Provincetown, Cape Cod postcard puts the emphasis on quaint

Vintage chrome postcard.

Vintage chrome postcard.

Greeting from Quaint Cape Cod, says the vintage 1960s postcard. So exactly what does quaint mean? Well it depends on which dictionary you consult. In the “Free online dictionary” the primary definition of the word quaint is:“Charmingly odd, especially in an old-fashioned way. “Miriam Webster’s primary definition is: obsolete and their secondary definition is:  “marked by skillful design or marked by beauty and elegance.” Other meanings of the word quaint emphasize the uniqueness of the person, item, or place. Call something quaint and not only is it a little different, but possibly it takes you out of your comfort zone.

How do you describe a place like Cape Cod, rich in history, beautiful, unique, and yes different—particularly Provincetown, the town on Cape Cod’s very tip ? And if you write a book about the town, how do you capture all the different nuances and various types of people who call Provincetown their home. Remaining in Provincetown, the new mystery novel released in April, doesn’t always follow the rules when it comes to traditional mystery stories. There are lots of characters and lots going on, as there is with a town as “quaint” as Provincetown. Want to find out more? Pick up a copy of Remaining in Provincetown by S.N. Cook at your local bookstore (now in stock at Provincetown Bookshop) or online at various sites at in trade paperback and as  an ebook. Like us on Facebook. Keep the conversation going.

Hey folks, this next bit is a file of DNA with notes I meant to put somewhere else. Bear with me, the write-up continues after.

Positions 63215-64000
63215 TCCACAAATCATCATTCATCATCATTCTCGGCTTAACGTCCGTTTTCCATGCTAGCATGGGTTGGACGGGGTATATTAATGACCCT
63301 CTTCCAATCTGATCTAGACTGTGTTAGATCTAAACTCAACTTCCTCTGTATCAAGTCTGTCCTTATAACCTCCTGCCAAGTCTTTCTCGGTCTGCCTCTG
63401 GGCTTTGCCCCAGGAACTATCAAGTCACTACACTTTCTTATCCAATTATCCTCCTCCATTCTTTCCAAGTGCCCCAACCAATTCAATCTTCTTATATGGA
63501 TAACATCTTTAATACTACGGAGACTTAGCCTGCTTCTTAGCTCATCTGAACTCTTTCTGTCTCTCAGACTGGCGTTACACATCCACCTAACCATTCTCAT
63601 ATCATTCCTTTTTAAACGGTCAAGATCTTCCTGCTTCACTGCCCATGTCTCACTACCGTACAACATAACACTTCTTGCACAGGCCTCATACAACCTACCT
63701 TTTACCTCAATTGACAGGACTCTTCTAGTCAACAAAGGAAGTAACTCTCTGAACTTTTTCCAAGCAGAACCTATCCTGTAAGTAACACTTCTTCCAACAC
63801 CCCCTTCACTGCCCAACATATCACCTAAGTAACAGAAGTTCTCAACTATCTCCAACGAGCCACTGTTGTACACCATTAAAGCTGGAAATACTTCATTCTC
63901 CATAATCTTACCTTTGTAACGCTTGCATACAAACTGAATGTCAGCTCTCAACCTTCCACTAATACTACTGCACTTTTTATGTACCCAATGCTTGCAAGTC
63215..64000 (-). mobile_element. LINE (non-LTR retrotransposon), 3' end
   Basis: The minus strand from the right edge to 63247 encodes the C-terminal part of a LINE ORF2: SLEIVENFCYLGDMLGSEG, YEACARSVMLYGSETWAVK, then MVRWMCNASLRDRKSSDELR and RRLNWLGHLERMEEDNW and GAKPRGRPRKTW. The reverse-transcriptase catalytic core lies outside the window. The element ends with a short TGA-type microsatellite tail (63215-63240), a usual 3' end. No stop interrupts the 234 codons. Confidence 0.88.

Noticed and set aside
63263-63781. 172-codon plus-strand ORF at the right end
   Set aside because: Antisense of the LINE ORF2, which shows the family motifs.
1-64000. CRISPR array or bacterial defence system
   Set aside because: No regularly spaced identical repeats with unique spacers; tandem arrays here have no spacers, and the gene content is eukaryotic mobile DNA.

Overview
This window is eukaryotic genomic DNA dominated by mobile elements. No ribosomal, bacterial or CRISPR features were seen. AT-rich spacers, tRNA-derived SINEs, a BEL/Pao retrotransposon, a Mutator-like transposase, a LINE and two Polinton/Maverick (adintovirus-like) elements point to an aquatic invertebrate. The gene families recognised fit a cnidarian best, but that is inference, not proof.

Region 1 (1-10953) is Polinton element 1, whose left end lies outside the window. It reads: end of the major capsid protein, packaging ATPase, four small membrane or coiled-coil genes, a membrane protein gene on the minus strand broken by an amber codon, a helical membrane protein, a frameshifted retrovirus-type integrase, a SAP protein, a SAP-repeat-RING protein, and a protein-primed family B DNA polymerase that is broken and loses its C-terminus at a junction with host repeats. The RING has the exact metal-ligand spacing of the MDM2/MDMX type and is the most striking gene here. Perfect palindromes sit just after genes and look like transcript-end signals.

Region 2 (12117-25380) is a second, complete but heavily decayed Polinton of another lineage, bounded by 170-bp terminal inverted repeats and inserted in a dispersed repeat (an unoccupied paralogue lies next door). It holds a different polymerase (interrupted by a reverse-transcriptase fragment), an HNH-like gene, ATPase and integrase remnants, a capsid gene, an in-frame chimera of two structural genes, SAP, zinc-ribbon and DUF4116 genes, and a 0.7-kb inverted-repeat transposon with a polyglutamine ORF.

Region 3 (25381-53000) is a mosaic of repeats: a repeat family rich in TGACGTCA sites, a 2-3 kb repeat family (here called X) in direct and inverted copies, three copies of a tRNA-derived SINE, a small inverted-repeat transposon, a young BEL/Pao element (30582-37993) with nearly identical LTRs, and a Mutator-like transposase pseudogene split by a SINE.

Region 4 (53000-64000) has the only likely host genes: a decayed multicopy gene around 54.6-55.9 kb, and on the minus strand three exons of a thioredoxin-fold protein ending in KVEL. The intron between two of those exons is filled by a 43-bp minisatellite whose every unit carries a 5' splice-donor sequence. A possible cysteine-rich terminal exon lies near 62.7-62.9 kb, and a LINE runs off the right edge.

Provincetown artists instrumental in starting Cape Cod museum

Provincetown Art Association and Museum  original building

Provincetown Art Association and Museum original building purchased in 1919

The above vintage postcard shows what the Provincetown Art Association and Museum (PAAM) looked like before the addition of the Charles Hawthorne Gallery and the subsequent addition of the Contemporary glass wing visitors see today. The veteran institution, located at 460 Commercial Street in the town’s East End,  was founded in 1914 by artists who were seeking both exhibition space and an institution that would be supportive  of the artists who had made the small town on the tip of Cape Cod their home. Oscar Gierberich, Gerrit Beneker, E. Ambrose Webster, Charles Hawthorne, and William Halsail are credited in the history books as being  the founding artists who were supported in their efforts by a number of local businesspeople at the time.The building was initially purchased and renovated in 1919.

PAAM has had a long tradition of organizing a number of exhibitions, some open to members and others juried, during the year. With the addition of more space, a larger permanent collection has been established and a variety of  programs and classes for all ages are offered trhroughout the year, with more going on during the summer season when there is a larger audience. 1914 is almost 100 years ago, and PAAM will thus be celebrating their 100th anniversary next year. Check the PAAM website to find out what is scheduled for this summer and read the new mystery novel Remaining in Provincetown by S.N. Cook  to fully appreciate that importance of how artists have contributed to the community. (Writers are artists too!) The book, just released in April is available at local bookstores, and online at in trade paperback or ebook. Like us on Facebook. Keep the conversation going.